What He Said

Wretchard of The Belmont Club has a pitch-perfect take on next Monday’s launch of Bert Rutan’s Spaceship One. If Rutan’s team is successful (and I will bet you good money they will be), Monday will mark the first-ever non-governmental manned space flight.

I wish I could be there to see it. I wish even more that I could go along for the ride.


13 Responses to “What He Said”

  1. wineguy Says:

    Second ride for me. Not that I’m chicken or anything……

  2. Jody Says:

    What are the rules for calling shotgun on a space flight?

  3. Frank Martin Says:

    The word from some of my fellow homebuilders is that Mojave has turned into a modern woodstock for the technorati for this event. All hotel space, RV space and key locations on the roadside have already either filled up completely or they have scant space left. To say the air is electric with anticipation doesnt begin to catpure what the feeling is like there.

    We live in a country where entire cable networks are dedicated to the “do it yourself” industry where average people take on projects far beyond their skills and temperment. We crave customization, we pride ourselves in our ability to create our own vision of the world ( I say this while our host is engaged in the process of creating a new kitchen). No where else in the world do people think that they can just “do things”.

    At the Air and Space museum in DC there are two aircraft that you see as you walk inside, one is the kitty hawk flyer, built not by scientists or government funds but by two ohio bicycle mechanics. That aircraft changed the world.

    Behind that, you see the voyager, first to fly around the world nonstop without refueling, designed, built and flown by two brothers. The fact that the voyager team accomplished its goal without the use of government funds, set the ground work for what will surely be the next entry into the air and space museum – SpaceShipOne.

    Only in America – would people think they could just go and ‘Do things”.

  4. ed Says:

    Having had a front row seat for Voyager lift off, I am greatly disappointed to not be able to see the initial lift off of this one. Once it flies, I’m certain Rutan will turn the keys over to a very capable financier, who will be posting ads whoknowswhere.
    Electric atmosphere? Hmmm…I bet it’s more like it’s ionized!


  5. Mark Says:


    Excellent sentiment, but just having returned from DC and having visited the Air & Space, the Wright Flyer has it’s own display on the second floor in a room dedicated to early American aviation. Voyager is in the main hall, but at the rear entrance. Maybe it’s changes since you’ve last been.

    And dammit, would I love to be in the Mojave to witness history,


  6. Robin Goodfellow Says:

    I am reminded of “Star Trek: First Contact”. In a movie filled with warp drives, cyborgs, beam weapons, transporters, etc, an “ordinary” rocket launch still manages to steal the show. There’s just something about the gees and the risk and the raw contact with adventure that makes it so compelling.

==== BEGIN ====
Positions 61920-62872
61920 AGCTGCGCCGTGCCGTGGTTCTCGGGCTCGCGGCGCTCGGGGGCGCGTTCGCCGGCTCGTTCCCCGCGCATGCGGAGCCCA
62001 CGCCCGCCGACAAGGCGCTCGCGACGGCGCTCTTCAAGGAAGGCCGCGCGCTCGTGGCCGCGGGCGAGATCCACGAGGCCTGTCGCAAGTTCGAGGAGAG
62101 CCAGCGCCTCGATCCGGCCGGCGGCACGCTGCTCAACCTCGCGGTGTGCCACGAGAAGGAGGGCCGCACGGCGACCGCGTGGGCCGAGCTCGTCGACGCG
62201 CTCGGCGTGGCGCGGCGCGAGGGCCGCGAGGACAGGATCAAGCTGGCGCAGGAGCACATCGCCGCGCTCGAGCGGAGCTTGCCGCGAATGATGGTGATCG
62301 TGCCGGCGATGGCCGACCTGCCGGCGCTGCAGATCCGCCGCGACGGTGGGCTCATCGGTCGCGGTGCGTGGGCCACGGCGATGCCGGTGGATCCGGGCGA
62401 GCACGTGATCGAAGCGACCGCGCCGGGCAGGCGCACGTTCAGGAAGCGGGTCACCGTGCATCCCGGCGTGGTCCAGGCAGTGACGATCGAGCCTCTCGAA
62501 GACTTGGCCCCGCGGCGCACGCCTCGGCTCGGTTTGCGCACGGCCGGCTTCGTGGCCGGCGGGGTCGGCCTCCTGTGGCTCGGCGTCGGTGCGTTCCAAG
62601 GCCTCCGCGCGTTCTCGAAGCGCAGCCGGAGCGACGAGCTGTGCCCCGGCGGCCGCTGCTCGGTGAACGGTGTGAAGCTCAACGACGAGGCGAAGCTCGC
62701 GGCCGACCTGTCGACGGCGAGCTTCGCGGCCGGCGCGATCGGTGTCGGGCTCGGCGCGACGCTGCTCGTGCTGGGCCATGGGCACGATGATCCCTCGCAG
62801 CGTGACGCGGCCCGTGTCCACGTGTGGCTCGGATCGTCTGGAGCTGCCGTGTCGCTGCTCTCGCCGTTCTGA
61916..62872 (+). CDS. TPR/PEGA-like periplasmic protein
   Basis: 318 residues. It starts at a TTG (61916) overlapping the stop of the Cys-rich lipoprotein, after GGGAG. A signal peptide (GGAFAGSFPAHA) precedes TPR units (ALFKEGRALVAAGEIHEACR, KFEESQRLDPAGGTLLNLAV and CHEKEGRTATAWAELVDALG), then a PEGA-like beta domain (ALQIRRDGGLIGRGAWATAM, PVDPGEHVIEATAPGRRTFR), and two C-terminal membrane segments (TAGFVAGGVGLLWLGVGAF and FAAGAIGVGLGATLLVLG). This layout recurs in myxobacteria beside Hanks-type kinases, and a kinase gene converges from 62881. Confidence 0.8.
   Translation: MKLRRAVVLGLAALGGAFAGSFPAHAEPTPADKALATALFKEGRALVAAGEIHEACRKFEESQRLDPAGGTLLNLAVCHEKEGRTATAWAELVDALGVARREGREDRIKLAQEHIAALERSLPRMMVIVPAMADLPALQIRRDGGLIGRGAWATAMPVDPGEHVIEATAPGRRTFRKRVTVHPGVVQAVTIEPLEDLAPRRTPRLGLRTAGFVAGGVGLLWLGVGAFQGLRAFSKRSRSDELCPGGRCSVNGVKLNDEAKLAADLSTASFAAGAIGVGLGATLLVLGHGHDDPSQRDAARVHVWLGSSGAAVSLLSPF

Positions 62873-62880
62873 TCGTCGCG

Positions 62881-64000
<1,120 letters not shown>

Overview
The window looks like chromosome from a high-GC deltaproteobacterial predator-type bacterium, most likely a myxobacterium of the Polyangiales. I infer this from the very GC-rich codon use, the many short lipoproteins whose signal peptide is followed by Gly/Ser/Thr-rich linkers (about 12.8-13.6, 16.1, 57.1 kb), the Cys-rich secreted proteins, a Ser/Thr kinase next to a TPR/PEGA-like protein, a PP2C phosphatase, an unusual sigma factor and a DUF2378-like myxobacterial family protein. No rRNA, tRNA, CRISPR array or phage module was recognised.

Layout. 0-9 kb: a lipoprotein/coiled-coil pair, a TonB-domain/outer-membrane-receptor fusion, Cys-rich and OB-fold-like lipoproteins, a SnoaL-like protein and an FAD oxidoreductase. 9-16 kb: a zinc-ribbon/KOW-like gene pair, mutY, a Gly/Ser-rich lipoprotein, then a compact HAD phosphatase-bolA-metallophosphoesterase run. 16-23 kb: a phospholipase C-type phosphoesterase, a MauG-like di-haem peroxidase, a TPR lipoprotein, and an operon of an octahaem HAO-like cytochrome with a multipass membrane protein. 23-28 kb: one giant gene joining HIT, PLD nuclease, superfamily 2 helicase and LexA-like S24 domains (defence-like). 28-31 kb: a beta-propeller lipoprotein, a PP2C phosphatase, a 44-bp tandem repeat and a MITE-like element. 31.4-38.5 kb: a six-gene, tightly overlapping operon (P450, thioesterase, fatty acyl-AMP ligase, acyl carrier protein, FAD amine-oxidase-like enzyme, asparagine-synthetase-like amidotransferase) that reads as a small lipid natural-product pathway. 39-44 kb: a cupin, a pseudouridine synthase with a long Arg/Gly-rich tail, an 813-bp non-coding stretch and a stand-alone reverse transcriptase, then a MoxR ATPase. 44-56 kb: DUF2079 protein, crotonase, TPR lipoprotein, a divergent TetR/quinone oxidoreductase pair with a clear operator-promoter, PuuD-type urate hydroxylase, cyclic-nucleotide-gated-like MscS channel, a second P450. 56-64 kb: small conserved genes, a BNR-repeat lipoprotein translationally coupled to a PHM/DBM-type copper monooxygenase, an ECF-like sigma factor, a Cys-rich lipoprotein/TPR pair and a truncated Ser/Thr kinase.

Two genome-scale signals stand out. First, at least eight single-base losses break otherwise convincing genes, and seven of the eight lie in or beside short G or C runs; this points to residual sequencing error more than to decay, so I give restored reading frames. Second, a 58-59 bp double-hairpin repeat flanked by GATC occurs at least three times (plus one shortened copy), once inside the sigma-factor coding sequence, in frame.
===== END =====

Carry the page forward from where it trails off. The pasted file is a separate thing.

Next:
7. Frank Martin Says:

    I havent been to “the shrine” in a few years I think it was 1998(maybe?) I was on a business trip to baltimore that ended faster than expected, I took the train over and made a beeline for the air and space museum, a place I had always wanted to go, but had never had the opportunity to visit before. I was completely blown away by the experience. When I was last there, the fuselage of the Enola Gay was on display in a section off to the right of the entrance. as you entered the room that held the enola gay, everyone started to talk in hushed tones. It was amazaing to me how that bit of metal was treated with such quiet reverence, as if speaking loudly would call down the wrath of the plane itself.

    After spending 7 years sanding and shaping fiberglass and styrofoam in an alternately all too hot and all to cold hangar to create my own Rutan designed flying machine, I found it quite a thrill to reach up and run my hands on the bottom of the unpainted wings of Voyager.

    whoops, I better stop or we will be entering the realm of what my wife politely calls “Air Porn”.

  8. Frank Martin Says:

    Just in case anyones looking for details on the big show itself:

  9. John Beck Says:

    Start saving your pennies Will, space tourism is a decade away or less.

  10. Ian Argent Says:

    I was just at the A&S annex out near dulles. They have, front and center on entrance, a Blackbird. Most of the space is warbirds of various eras. But a goodly chunk is homebuilt or general aviation.

  11. TechnoChitlins Says:

    Counting Down

    I found this on VodkaPundit in the comments to a post by Will Collier talking up the upcoming flight of…

  12. Garrett Says:

    ‘Air Porn’. LOL.

    Frank said it better than I could, so I just toss in an ‘Amen’.

  13. Frank Martin Says:

    Update: Mike Melville has been picked as the pilot ( shh, hear that? its me sounding shocked and surprised) Mike Melville has been around Rutan since the days of the “Rutan Aircraft Factory” and is one of the finest gentleman I’ve ever met. He is a pilots pilot and a professional of the nth degree.

    Mike started working with composite canard aircraft with a design known as a “Cozy” ( a side -by-side seating version of the Long Eze style of aircraft), designed by a man named Nat Puffer.

    The word I have from here in Seattle is that the launch will be covered live ( 6:30 AM PST) by local affiliates, but I also understand that MSNBC will be covering it was well.

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